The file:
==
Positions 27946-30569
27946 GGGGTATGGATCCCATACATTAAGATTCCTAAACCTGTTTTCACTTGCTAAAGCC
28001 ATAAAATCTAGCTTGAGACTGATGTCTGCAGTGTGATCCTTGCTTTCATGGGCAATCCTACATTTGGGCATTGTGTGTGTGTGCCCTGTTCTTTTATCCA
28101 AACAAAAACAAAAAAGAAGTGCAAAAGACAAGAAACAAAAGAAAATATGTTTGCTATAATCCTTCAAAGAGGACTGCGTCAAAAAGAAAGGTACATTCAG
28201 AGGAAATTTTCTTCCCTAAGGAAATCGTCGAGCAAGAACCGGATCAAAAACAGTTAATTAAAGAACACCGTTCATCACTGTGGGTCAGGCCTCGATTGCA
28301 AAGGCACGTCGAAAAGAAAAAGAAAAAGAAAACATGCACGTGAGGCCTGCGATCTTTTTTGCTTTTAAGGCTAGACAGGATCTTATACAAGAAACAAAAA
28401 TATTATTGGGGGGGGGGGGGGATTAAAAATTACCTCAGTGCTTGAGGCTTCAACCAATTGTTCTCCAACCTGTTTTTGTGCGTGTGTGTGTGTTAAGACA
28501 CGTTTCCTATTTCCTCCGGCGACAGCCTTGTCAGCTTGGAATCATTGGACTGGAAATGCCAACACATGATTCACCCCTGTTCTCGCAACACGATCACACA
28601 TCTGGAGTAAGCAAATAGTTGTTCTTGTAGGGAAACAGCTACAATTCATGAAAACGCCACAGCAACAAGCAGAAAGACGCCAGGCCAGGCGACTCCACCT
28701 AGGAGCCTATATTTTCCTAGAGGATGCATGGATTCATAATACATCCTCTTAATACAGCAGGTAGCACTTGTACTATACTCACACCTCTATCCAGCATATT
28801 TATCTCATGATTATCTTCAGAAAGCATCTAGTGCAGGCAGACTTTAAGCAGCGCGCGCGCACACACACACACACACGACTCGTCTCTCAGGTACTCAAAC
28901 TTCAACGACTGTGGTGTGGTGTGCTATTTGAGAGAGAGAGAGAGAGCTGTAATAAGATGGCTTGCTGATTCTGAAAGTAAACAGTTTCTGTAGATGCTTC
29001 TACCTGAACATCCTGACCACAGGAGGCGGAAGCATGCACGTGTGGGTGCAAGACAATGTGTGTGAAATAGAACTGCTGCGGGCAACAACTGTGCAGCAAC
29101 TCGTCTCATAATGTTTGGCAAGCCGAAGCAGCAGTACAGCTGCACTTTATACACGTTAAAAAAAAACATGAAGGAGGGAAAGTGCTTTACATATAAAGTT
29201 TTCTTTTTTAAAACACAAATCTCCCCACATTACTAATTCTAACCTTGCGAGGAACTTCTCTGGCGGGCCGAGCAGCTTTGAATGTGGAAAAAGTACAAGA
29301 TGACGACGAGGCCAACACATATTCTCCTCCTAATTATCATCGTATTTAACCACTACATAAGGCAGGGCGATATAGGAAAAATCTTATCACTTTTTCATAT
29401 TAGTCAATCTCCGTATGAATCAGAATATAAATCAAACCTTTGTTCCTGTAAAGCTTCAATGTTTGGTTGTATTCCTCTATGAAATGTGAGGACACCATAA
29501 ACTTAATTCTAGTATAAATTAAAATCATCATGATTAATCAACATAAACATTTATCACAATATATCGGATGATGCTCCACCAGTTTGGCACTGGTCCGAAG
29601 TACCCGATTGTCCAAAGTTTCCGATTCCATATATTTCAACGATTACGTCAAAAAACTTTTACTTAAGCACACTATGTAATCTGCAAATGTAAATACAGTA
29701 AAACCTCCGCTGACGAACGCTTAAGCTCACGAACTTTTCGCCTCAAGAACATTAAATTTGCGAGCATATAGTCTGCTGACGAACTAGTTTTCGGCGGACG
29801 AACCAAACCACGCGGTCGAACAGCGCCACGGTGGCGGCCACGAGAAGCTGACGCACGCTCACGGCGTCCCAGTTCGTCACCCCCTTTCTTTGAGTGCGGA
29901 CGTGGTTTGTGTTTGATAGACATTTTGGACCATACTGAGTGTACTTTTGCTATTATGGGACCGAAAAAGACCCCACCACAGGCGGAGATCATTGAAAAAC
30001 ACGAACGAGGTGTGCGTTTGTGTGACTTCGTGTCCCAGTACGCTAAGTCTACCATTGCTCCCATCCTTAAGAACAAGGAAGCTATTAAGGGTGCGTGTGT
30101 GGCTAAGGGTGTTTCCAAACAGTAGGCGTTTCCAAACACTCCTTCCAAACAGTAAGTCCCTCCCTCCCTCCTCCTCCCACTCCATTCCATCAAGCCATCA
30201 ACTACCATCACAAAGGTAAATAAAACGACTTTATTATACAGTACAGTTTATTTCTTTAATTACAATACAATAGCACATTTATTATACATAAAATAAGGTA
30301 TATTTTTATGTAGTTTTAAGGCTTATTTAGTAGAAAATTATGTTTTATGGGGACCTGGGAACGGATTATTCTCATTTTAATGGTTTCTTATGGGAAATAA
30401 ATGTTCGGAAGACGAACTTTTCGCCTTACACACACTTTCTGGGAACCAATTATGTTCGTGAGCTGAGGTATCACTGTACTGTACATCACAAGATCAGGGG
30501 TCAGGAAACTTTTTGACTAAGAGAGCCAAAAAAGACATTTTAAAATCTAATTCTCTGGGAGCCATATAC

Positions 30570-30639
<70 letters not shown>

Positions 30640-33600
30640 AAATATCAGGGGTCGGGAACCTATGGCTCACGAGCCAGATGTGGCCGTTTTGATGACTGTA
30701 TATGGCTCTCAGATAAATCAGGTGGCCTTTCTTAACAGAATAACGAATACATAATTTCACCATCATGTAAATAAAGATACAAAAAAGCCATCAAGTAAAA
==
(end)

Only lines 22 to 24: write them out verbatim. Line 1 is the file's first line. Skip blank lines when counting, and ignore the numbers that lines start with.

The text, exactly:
29901 CGTGGTTTGTGTTTGATAGACATTTTGGACCATACTGAGTGTACTTTTGCTATTATGGGACCGAAAAAGACCCCACCACAGGCGGAGATCATTGAAAAAC
30001 ACGAACGAGGTGTGCGTTTGTGTGACTTCGTGTCCCAGTACGCTAAGTCTACCATTGCTCCCATCCTTAAGAACAAGGAAGCTATTAAGGGTGCGTGTGT
30101 GGCTAAGGGTGTTTCCAAACAGTAGGCGTTTCCAAACACTCCTTCCAAACAGTAAGTCCCTCCCTCCCTCCTCCTCCCACTCCATTCCATCAAGCCATCA